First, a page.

[LINK] Re: RFI: Help re SPAM Privacy Laws
Mon, 17 Feb 2003 15:52:58 +1030
Even thought it pains me to say this, I think that there is nothing that
can be done
about this (by the 'injured' body) . In the same way that when one commits
a Phone number to
the public domain by printing it on a job ad thus inviting cold call sales,
same applies to the email.
You make the decision to release the number.
You can mitigate the impact for doing so (and usually do) by putting a low
cost labourer (ie: receptionist)
to screen the calls. You can do similarly with computers.
Anti-spamming systems atm are in infancy and whilst some claim to be
heuristic the collateral damage
is unnaceptable (eg: An e-newsletter considered spam). You can block out
emails from a domain
but the process is painful and even where automation is possible its akin
to knocking out all the phones
from a suburb to screen a cold calling sales mob.
Microsoft (ptui) has a project that if realised (knock on wood) would mean
we would all pay for emails. Thus enhancing our privacy and return to
Read all about it.
Jase Przychodzen, System Manager. City of Marion.
The content of this message is my personal opinion and may not represent
the policy of my employer.
If in doubt, please check with me. Without Prejudice.
"There is no honour in striving to be better than your fellow man,
instead strive to be better than yourself from days past." -- A.
<Roger.Clarke@xamax. To: email@example.com, firstname.lastname@example.org
Sent by: Subject: RFI: Help re SPAM Privacy Laws
17/02/03 02:58 PM
Maybe someone else can offer a better, or enhanced, answer to this
>I hope you can help me. In [an Australian newspaper] last Saturday
>I got an email address in regards to a company searching for a new
>employee. My letter to this company was to offer the opportunity to
>service this company to supply a product that was stated in the ad
>for the potential employee.
>This company came back in an email address saying that we are not
>allowed to do this and that they will be redirecting this kind of
>email to appropriate authorities including ORB.
>I'm not out to cause trouble, nor is my company, but I found your
>web site with this contact email address. Can you help? I believe
>that privacy laws have come into effect so private information can't
>be sold and to protect private information, so how is something like
>this supposed to be illegal if they printed their email address in
>the newspaper in the first place?
>I am really wanting some confirmation that we havn't done anything
>wrong in regards to privacy laws in this instance. Also what is ORB?
As I understand it, the email-address you sent to is that of a
company. If so, then the privacy laws aren't in play, because the
data of a company is not covered under privacy law.
(If the email-address is that of a person, including an
unincorporated buiness enterprise, then you might well be in breach
of the privacy law. The purpose of their publication of the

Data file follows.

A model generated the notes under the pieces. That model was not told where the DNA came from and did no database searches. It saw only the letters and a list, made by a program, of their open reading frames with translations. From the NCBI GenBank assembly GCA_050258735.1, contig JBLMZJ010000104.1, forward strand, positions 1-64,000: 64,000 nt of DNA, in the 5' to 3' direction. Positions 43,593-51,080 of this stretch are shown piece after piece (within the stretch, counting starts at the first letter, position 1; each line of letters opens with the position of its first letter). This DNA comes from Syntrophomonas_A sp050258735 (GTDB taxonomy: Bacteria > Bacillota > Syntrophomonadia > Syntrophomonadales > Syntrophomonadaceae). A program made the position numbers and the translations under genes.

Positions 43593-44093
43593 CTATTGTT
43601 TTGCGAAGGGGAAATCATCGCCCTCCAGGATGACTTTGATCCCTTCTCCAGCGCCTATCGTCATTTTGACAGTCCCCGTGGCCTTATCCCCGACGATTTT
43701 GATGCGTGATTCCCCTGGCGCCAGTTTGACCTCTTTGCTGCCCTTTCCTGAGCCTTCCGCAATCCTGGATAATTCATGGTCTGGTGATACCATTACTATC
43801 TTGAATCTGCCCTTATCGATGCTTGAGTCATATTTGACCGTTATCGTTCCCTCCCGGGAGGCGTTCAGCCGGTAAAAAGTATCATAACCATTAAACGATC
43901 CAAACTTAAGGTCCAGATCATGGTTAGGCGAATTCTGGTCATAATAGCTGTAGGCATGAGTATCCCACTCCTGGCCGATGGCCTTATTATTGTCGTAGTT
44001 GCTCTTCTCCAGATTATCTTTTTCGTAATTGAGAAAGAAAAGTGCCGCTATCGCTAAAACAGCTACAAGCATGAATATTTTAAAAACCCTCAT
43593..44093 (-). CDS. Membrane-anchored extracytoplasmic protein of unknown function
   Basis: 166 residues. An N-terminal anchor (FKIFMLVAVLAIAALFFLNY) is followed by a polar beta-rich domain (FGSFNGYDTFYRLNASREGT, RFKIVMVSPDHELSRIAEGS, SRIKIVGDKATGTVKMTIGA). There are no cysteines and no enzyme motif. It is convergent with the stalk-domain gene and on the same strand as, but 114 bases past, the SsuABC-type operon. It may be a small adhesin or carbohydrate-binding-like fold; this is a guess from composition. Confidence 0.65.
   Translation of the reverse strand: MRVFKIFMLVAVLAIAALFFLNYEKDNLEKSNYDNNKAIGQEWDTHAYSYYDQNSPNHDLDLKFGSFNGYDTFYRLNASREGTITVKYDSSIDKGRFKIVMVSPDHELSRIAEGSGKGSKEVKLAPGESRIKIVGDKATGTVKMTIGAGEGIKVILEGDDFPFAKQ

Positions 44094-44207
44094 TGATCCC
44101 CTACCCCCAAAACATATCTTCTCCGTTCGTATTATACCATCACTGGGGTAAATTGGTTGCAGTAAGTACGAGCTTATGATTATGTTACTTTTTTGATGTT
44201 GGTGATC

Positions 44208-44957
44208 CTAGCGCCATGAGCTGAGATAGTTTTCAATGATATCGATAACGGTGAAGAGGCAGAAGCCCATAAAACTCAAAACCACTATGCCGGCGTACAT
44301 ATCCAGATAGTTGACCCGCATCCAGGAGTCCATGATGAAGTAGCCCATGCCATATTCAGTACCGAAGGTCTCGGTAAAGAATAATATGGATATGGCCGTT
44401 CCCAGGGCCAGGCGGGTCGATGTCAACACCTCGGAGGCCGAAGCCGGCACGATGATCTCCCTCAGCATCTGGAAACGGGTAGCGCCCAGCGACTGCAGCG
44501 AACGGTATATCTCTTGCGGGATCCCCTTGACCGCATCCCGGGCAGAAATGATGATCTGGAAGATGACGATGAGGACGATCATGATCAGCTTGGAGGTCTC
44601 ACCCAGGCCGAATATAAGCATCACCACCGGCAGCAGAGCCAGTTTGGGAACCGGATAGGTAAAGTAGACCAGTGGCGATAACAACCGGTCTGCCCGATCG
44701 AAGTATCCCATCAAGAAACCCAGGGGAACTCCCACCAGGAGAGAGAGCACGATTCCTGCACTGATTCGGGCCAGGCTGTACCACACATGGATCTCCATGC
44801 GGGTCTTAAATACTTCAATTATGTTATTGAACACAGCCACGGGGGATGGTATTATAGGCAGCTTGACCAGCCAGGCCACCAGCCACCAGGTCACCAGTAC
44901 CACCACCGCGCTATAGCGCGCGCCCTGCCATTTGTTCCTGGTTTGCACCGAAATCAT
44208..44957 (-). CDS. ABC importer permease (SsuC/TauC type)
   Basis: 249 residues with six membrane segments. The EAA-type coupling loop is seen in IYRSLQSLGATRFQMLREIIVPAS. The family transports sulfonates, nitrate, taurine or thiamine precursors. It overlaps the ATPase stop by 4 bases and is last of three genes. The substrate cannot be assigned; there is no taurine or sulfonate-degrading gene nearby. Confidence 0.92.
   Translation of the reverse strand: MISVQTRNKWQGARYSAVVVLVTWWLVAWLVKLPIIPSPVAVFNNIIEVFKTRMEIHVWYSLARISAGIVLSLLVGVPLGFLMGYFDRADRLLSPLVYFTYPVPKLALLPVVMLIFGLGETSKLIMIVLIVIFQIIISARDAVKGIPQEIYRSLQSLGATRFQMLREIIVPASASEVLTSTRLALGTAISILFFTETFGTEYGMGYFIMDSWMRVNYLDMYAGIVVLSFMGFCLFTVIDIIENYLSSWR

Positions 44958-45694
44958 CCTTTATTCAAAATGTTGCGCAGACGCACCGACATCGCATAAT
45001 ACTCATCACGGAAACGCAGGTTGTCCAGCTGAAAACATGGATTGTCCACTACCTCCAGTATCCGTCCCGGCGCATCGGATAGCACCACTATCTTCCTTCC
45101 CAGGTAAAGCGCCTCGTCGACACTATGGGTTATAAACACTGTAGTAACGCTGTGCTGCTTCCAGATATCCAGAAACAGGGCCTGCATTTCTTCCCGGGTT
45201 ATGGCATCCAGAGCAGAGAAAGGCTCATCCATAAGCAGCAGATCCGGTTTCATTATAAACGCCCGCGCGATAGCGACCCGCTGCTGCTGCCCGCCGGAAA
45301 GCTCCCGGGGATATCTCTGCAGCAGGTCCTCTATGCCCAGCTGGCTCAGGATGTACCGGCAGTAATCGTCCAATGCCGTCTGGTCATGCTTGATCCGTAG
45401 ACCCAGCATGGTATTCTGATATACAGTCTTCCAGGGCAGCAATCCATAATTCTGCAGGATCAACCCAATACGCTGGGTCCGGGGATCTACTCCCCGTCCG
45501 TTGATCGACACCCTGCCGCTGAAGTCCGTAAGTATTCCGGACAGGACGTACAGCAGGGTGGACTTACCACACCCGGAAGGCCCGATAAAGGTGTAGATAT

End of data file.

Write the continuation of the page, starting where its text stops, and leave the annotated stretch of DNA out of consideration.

email-address seems to have been pretty clear, and the purpose for
which you used it was pretty clearly not a purpose for which it was
published. That said, that law is such a huge mess that I doubt if
anyone knows the answer to that question).
There is not, to my knowledge, any Australian law that renders spam
illegal. From the consumer's perspective, it would be nice; but
it's difficult to come up with a law that would be enforceable, and
which wouldn't cause a huge amount of 'collateral damage'. NOIE has
been examining the question with care:
Because spam is rampant, ISPs have sought ways of protecting
themselves and their clients. This involves blocking known sources
of spam. This of course also involves considerable 'collateral
damage'. ORB has been one such collaboration. It focusses on one
particular problem: ISPs that have a particular kind of security
weakness which enables bulk spam to be sent through them. ORB has
copped a fair amount of flak (because of the collateral damage), and
I think it's now operating from http://ordb.org/. But there are
several other services of consequence.
If the company reported you, and if the service you were reported to
agreed that your ISP should be listed, then that ISP could find that
mail being sent by *all* of its clients is blocked by large numbers
of other ISPs. They wouldn't be very happy (the clients *or* the
ISP). You might or might not be in breach of your ISP's usage policy
/ terms of contract. If your ISP was hotmail, or indeed any other
service that has been known to enable abuses in the past, then the
implications could be pretty substantial.
This is not advice, of course, nor a careful analysis; just some
quick reactions to your question. It's not advice, not only because
you didn't pay for it; but also because I don't have time to keep up
with, and document, all of what goes on in this area. My page at:
remains useful, but would need a lot of work to bring it up to date.
Roger Clarke http://www.anu.edu.au/people/Roger.Clarke/
Xamax Consultancy Pty Ltd, 78 Sidaway St, Chapman ACT 2611 AUSTRALIA
Tel: +61 2 6288 1472, and 6288 6916
Visiting Professor in the eCommerce Program, University of Hong Kong
Visiting Professor in the Baker Cyberspace Law & Policy Centre, U.N.S.W
Visiting Fellow in Computer Science, Australian National University
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